Testing is big business. Pearson, for example, publishes tests and textbooks used by students of all ages. During 2000, Pearson purchased the world’s largest testing publisher for $2.5 billion “to create the world’s leading integrated education company with assets ranging from textbooks to online learning facilities.” The passage of No Child Left Behind (2002) required the use of standardized tests throughout U.S. pubic schools, after which Pearson increased its holdings in educational businesses, which generate $4 billion each year in sales from North America. Pearson subsequently has become the world’s largest textbook publisher, also selling software for grading student papers, tracking student behavior, and diagnosing assumed academic and psychological deficiencies. Furthermore, Pearson now houses the world’s largest database of student academic records (Harber, 2012).
State tests have almost nothing to do with assessing student achievement.
Testing is not assessment. School testing does not benefit students because its use is to monitor student achievement instead of to assess academic progress. Thus, a test score merely represents a student’s performance on a single day on an often simple and easily tested concept or task. Test scores principally benefit test makers, who must show their tests are valid and reliable. When a test measures the intended concept or task, it is valid. When a student records similar scores on multiple administrations of the same test, it is reliable.
The value of assessment occurs when a student’s achievement in a particular subject or skill is compared to a selected performance goal or standard. Scores on yearly administered school tests, however, have been used to compare achievement among students. Assessment requires measuring the growth of each student in a given content or skill multiple times throughout the school year, perhaps weekly or monthly. The principal goal of assessment is to collect data for improving student performance and to assist teachers identify content to reteach or identify topics for future instruction. Testing—monitoring, ranking, and comparing student scores—has nothing directly to do with instruction. It is only assessment that potentially collects data that teachers can use in helping students learn a content or acquire a skill.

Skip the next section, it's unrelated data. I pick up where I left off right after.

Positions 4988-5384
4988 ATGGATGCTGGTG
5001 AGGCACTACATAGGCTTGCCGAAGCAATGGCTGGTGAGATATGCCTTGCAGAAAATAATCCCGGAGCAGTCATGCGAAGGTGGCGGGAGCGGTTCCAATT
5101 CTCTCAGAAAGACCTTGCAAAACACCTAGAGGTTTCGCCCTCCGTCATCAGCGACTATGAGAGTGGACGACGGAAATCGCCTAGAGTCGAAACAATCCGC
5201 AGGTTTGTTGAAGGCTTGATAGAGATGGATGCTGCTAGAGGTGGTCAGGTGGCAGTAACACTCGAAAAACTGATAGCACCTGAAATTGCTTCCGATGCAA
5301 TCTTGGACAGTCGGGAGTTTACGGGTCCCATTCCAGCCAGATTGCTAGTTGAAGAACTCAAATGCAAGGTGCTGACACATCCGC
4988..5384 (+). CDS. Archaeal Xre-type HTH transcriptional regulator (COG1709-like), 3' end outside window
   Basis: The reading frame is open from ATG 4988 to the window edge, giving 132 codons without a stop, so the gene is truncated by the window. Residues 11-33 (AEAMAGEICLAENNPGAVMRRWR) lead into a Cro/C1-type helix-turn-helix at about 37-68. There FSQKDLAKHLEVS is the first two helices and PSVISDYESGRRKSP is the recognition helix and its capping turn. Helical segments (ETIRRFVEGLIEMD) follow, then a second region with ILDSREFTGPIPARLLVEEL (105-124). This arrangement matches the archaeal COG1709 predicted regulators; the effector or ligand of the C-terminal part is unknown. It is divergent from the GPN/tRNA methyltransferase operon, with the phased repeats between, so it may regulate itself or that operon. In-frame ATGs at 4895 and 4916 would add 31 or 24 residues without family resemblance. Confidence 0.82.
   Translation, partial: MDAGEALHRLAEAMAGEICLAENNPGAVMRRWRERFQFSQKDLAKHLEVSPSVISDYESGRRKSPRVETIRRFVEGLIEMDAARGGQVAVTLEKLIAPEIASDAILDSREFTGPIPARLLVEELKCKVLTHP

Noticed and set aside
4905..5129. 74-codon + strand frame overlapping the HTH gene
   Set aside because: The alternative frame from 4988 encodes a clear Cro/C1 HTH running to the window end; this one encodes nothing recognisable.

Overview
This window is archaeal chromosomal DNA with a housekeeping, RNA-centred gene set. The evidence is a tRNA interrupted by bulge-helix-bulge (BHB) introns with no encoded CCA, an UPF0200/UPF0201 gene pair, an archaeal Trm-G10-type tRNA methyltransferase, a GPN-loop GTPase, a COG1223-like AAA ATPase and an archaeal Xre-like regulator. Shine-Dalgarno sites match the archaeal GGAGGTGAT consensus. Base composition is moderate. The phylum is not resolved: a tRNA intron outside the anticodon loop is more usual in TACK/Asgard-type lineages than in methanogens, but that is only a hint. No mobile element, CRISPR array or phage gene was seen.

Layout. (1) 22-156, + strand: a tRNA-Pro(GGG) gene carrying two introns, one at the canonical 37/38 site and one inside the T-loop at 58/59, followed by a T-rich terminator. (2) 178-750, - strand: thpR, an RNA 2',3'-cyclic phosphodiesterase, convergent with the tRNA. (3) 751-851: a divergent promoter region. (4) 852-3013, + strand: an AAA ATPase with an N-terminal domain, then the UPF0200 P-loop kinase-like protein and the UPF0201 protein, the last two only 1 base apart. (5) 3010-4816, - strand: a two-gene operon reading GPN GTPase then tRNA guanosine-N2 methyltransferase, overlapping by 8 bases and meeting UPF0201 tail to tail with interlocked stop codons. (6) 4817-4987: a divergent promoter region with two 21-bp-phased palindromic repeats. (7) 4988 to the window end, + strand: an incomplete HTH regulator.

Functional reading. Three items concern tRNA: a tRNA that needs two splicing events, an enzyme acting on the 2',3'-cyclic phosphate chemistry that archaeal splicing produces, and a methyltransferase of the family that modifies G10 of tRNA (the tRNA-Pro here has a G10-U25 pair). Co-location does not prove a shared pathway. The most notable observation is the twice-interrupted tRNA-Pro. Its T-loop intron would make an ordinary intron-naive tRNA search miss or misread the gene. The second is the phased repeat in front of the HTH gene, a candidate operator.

Reading tests do not always assess reading. Reading is comprehension (i.e., understanding). Learning to read means learning to look at letters and white space on a page of print and making sense. Reading instruction that makes sense requires identifying strategies that students need to learn to read more effectively. Any strategy that does not help a reader comprehend wastes the reader’s time. Regrettably, in too many classrooms reading instruction is a waste of time because teachers focus on words instead of meanings. Beginning reading instruction in almost all classrooms has little to do with reading. Instead, beginning on the first day of school, novice readers receive a daily diet of letters, letter sounds, words, and even nonsense words to practice “reading” aloud. This word-centered instruction consists of the same entrées served to young readers by the Pilgrims (Johnson, 1904).